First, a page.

Tuesday, August 2, 2011


Checking out the libraries debate

It's still in full swing...the debate about whether or not to close libraries. The gauntlet was taken up again on The Current this a.m. on CBC Radio One, with the chief librarian from Hamilton Public Library and a Toronto Councillor carrying the 'Pro' banner. If only all those on the Toronto Council were so wise. Especially, those ridiculous Ford brothers.

By the way, there are NOT more library branches than Tim Hortons in Toronto -- we all knew that. The number is 3 Tim Hortons to 1 library. I actually thought it would be more like 30 to 1.

Everyone can understand the need for a city to raise money and cut spending these days. And, since libraries are not allowed to charge fees (only overdue fines), they can be seen as dead weight -- by all those wearing blinders. Those fines and some monies earned from space rentals are admittedly, not large amounts. But there's no way to attach a price tag to the services offered by a library.

Even in these days of the Internet, e-books, and everything that goes with the new media...libraries are right in there providing citizens with free access to these items. There will always be a need for paper books, especially for those who cannot afford to keep buying books in any format. The library has the books, the Internet, the programming, the classes, the gathering space that keep a community vibrant and alive.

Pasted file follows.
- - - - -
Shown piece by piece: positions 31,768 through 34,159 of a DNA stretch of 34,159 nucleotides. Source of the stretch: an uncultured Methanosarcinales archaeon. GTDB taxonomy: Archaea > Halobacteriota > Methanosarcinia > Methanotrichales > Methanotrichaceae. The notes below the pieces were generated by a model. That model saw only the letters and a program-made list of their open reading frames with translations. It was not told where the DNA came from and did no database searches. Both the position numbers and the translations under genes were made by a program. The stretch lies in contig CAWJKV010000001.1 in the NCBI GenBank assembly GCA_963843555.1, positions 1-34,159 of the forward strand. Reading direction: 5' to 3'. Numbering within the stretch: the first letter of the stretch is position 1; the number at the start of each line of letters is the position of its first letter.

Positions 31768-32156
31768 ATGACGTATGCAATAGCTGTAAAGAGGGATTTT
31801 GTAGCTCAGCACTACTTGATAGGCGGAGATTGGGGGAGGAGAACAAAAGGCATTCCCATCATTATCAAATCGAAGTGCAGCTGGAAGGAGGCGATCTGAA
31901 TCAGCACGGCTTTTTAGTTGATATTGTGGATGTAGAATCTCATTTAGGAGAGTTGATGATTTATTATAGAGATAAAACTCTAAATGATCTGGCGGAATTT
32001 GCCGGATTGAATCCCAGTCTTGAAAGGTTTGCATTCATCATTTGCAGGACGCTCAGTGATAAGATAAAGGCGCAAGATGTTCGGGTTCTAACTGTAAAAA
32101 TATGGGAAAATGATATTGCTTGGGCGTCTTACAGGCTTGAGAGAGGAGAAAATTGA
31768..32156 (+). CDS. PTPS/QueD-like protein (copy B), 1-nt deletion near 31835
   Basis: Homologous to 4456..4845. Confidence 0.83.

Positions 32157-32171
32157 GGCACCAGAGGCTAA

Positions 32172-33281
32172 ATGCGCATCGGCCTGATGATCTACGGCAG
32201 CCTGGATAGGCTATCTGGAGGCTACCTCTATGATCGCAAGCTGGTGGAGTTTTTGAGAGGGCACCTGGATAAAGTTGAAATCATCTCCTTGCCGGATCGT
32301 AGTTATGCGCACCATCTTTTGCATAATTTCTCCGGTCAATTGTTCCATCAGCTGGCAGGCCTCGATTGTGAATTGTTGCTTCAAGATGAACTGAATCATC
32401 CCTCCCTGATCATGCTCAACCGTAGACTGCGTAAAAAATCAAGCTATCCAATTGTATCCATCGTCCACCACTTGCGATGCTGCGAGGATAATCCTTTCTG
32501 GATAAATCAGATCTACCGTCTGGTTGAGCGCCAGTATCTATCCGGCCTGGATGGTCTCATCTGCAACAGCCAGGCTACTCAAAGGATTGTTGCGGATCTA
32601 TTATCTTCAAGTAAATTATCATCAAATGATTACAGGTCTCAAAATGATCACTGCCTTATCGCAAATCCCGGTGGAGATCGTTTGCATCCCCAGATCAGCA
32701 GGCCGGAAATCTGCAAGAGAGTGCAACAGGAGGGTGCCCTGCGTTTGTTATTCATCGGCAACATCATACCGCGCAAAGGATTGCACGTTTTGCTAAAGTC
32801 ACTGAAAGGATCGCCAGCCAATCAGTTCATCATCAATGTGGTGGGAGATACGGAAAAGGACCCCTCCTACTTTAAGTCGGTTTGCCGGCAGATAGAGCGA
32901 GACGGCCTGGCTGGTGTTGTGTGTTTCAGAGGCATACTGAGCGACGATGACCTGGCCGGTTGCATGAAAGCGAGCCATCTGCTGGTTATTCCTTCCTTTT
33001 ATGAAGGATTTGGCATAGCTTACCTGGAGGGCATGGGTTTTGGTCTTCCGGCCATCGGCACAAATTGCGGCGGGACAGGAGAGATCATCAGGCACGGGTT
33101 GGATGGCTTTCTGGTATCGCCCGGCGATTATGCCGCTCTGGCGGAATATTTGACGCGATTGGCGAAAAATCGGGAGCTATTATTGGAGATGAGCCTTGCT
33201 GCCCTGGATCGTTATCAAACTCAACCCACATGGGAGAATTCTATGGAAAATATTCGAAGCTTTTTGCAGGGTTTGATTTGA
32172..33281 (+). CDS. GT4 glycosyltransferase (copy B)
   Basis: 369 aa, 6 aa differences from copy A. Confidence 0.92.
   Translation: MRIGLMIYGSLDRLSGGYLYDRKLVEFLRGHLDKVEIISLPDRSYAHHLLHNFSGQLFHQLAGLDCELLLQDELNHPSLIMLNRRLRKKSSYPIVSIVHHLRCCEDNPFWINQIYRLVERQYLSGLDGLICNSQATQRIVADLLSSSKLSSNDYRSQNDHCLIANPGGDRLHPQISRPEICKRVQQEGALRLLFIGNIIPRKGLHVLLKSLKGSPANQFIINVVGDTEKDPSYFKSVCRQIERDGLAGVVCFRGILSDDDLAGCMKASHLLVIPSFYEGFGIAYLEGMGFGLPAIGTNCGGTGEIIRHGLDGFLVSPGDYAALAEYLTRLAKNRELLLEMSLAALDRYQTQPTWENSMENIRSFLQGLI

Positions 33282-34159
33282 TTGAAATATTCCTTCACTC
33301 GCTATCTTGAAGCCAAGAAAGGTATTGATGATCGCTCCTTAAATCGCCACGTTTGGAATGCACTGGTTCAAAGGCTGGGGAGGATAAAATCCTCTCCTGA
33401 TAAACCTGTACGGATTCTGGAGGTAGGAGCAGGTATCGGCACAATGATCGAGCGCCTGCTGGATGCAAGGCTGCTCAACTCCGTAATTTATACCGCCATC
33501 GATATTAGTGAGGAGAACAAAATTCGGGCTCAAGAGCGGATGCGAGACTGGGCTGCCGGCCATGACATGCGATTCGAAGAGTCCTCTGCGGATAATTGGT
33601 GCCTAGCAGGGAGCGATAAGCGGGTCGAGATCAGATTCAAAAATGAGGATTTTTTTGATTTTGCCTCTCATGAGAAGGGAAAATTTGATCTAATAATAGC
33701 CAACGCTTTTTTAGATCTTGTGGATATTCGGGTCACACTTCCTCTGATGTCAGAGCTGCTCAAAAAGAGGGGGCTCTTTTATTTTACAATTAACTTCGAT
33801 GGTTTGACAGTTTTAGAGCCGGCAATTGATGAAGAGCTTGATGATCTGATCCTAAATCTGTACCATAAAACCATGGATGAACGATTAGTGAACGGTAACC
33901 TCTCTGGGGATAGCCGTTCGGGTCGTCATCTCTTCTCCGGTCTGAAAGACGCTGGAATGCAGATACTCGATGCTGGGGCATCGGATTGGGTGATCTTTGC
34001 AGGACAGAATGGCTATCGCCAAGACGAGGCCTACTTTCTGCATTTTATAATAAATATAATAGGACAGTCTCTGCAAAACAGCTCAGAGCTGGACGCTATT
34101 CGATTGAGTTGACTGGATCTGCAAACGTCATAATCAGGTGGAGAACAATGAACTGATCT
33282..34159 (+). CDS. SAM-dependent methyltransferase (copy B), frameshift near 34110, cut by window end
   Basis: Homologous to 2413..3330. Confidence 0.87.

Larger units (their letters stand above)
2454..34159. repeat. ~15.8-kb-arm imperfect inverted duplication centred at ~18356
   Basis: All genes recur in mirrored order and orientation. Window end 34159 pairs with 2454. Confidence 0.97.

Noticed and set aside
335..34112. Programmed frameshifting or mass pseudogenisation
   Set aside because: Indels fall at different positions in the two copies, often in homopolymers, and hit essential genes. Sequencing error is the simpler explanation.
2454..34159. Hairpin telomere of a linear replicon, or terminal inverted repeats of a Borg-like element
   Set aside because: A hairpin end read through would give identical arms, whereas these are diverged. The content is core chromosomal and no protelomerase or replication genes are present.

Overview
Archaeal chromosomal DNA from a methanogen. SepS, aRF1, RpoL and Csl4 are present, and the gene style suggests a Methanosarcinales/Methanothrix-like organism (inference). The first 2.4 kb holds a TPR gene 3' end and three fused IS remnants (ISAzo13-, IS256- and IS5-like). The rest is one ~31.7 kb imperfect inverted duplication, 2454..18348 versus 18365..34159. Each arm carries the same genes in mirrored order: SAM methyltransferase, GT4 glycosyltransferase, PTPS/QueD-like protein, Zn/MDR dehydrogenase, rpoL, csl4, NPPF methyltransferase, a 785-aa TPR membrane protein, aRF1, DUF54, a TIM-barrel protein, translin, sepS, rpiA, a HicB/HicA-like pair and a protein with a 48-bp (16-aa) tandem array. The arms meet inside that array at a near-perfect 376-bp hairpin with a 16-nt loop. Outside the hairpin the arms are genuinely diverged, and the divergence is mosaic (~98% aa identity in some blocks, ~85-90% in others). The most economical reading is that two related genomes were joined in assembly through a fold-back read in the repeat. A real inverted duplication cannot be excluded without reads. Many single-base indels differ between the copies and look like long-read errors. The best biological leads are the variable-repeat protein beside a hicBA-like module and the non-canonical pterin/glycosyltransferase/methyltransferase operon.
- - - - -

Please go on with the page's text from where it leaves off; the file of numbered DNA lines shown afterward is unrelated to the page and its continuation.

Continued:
I'm always amazed that no matter what time of day or evening I visit my local branch, it's always busy. And it's populated by people of all ages and ethnicities. And, everyone is friendly.

There's often an economy of space that forward-thinking municipalities incorporate when deciding on multi-purpose buildings, such as my local community centre/library branch. Shared structure, shared heat and cooling systems, shared clientele. We could also add a community health centre to that plan and/or a community police centre. The main ingredient being 'community'.

There has always been a library in my memory. Although I can't remember at what age
I started visiting it, I do know it was in a regal, old Carnegie building. When the ultra-modern main branch was built (many, many decades ago), I was a user from day one. During high school, it was close to the bus I'd take home, so often I'd stop in and do my homework, or at least the research aspect, before catching the bus. My first paying job was as a 'Page' at that locale; my future husband asked me out on our first date between those stacks.

Everyone has a library memory, I'm certain. As readers, it's the keeper of our written legacy; as writers, it's a place that connects readers to our books. In this day and age of diminishing numbers of bookstores, we need to keep our libraries alive and flourishing.

That just makes good sense...and cents!

Linda Wiken/Erika Chase
A Killer Read coming April, 2012
from Berkley Prime Crime

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